3D Printering: Alternative Filaments

printering

ABS and PLA are the backbones of the 3D printing world. They’re both easy to obtain and are good enough for most applications. They are not, however, the be-all, end-all filaments for all your 3D printing needs. Depending on your design, you may need something that is much tougher, much more flexible, or simply has a different appearance or texture. Here are a few alternative plastics for your RepRap, Makerbot, or other 3D printer:

BeltSoft PLA

Although harder plastics make sense for tools, mechanisms, and objets ‘d’art, there’s always a use for softer materials in designs. One of these filaments is a derivation of PLA going under the names ‘Flex PLA’, or ‘Soft PLA’. This filament is your regular old PLA filament mixed with an unknown chemical to make it soft, tough, and rubbery. It’s an interesting material that [BonziBrian] over on Thingiverse used to print a belt for a RepRap.

It’s not quite up to the challenge of being used for timing belts and the like, but this material’s hardness (Shore D 40, by some accounts) makes it a perfect material for 3D printed robot wheels or tank treads. It’s still a little too hard to print complex negative molds for casting, but if you’re looking for a material for a little bit of give, this is the one.

Matter Hackers put up a great video demonstrating Soft versus Regular PLA. Of course they also sell Soft PLA, as does Ultimaker, Maker Geeks, and several other suppliers.

Wood and Stone

Printing with a wood-like material is nothing new. We’ve seen a few prints made in Laywood (or LAYWOO-D3), and it’s about what you would expect for something that portends to be a 3D printed wooden object. As the material is being printed, the heat from the hot end is able to change the color of the material from a deep, rich mahogany to a light birch. The finished material is supposed to feel something like MDF or the inside of Ikea furniture, but with a little bit of sanding and finishing it should pass for a true wooden object.

If squeezing wood out of a hot end isn’t weird enough, you can now also print in stone. Laybrick is a filament made of very finely ground chalk and a polymer binder that is supposed to feel something like sandstone when printed. After cooling, anything made in Laybrick can be painted, ground, drilled or carved. The best online example of Laybrick appears to be this video of a model stone wall being printed but without an Internet feel-o-vision, it might be necessary to buy a spool of this just to experiment with.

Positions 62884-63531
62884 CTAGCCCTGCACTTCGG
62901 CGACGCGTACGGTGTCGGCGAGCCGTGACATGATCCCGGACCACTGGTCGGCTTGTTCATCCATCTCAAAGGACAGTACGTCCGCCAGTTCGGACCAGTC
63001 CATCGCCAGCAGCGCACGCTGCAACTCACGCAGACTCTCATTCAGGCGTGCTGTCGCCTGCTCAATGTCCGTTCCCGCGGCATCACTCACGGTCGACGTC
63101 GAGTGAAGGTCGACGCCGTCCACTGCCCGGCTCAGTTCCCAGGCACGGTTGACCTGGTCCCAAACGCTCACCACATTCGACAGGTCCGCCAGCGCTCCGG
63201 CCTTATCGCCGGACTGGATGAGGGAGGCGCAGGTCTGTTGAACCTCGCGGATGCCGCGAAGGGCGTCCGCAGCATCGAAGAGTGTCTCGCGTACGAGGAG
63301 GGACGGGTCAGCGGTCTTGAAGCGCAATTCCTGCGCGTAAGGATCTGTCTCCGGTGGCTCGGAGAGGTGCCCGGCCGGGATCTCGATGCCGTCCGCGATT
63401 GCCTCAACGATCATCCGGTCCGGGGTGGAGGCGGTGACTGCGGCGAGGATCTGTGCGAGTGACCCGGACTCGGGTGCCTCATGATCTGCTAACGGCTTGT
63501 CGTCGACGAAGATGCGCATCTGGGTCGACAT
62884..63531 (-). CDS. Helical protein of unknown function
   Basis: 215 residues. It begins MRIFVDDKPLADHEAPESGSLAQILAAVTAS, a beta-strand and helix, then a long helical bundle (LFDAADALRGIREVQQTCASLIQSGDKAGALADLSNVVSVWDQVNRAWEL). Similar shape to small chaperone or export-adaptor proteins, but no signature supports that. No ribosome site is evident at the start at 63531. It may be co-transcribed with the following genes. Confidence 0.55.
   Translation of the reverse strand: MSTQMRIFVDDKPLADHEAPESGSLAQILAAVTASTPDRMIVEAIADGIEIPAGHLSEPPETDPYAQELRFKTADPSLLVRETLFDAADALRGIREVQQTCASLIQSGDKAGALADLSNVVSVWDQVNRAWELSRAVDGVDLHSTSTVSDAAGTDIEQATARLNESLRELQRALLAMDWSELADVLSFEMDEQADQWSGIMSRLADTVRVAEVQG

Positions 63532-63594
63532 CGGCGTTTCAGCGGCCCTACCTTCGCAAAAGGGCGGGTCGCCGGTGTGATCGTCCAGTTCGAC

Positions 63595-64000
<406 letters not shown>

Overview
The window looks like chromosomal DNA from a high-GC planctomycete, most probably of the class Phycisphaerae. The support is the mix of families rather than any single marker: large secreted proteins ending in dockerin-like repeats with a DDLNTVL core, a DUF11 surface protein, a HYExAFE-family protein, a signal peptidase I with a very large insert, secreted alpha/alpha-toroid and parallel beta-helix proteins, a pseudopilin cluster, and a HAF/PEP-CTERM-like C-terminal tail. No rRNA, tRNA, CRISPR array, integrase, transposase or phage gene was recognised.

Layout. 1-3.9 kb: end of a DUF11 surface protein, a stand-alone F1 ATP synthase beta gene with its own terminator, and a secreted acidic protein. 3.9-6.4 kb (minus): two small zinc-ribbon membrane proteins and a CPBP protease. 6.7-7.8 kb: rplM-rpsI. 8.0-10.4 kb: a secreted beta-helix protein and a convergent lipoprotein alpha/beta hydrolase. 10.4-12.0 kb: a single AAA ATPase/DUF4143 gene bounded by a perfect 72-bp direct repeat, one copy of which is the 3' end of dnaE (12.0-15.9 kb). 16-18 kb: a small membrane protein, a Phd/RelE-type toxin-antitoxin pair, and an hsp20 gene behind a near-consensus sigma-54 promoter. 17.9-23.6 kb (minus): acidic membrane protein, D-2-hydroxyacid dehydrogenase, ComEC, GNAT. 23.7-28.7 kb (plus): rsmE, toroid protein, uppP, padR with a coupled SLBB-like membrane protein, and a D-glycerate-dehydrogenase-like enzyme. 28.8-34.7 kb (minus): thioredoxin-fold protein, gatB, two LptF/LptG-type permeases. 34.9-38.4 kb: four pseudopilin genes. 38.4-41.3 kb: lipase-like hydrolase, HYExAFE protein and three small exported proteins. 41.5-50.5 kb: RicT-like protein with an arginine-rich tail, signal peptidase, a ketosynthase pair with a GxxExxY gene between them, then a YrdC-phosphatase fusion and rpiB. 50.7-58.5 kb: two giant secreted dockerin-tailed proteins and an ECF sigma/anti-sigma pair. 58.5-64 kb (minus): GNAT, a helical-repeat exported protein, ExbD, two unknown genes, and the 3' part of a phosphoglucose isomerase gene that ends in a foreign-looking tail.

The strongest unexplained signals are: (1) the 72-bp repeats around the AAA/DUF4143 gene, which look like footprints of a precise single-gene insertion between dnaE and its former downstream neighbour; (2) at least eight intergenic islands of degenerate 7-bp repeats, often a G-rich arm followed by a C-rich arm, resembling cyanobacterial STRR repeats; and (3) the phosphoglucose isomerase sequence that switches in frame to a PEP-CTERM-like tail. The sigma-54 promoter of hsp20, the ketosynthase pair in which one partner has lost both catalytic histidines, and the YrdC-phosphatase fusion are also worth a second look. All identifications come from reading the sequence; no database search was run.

nylonNylon

Apart from PLA or ABS, the most popular filament is without a doubt nylon. It’s a much more flexible and stronger material than ABS or PLA, and its self-lubricating qualities lend itself well to gears and other mechanical parts. The very first experiments in printing in nylon originated way back in the early days of the RepRap project with trimmer line designed for a weed whacker. Today things are a bit more refined.

Taulman is most likely the largest alternative filament suppliers on the Internet, featuring two different types of nylon filament for sale. There has been a lot of cool experimentations with Nylon, especially by [RichRap] who used fabric dyes to make tie-dyed objects. Although a few online recommendations suggest using a lot of ventilation when printing with nylon, [taulman] has verified his nylon is exceptionally safe and well below the OSHA limits for exposure to nasty chemicals.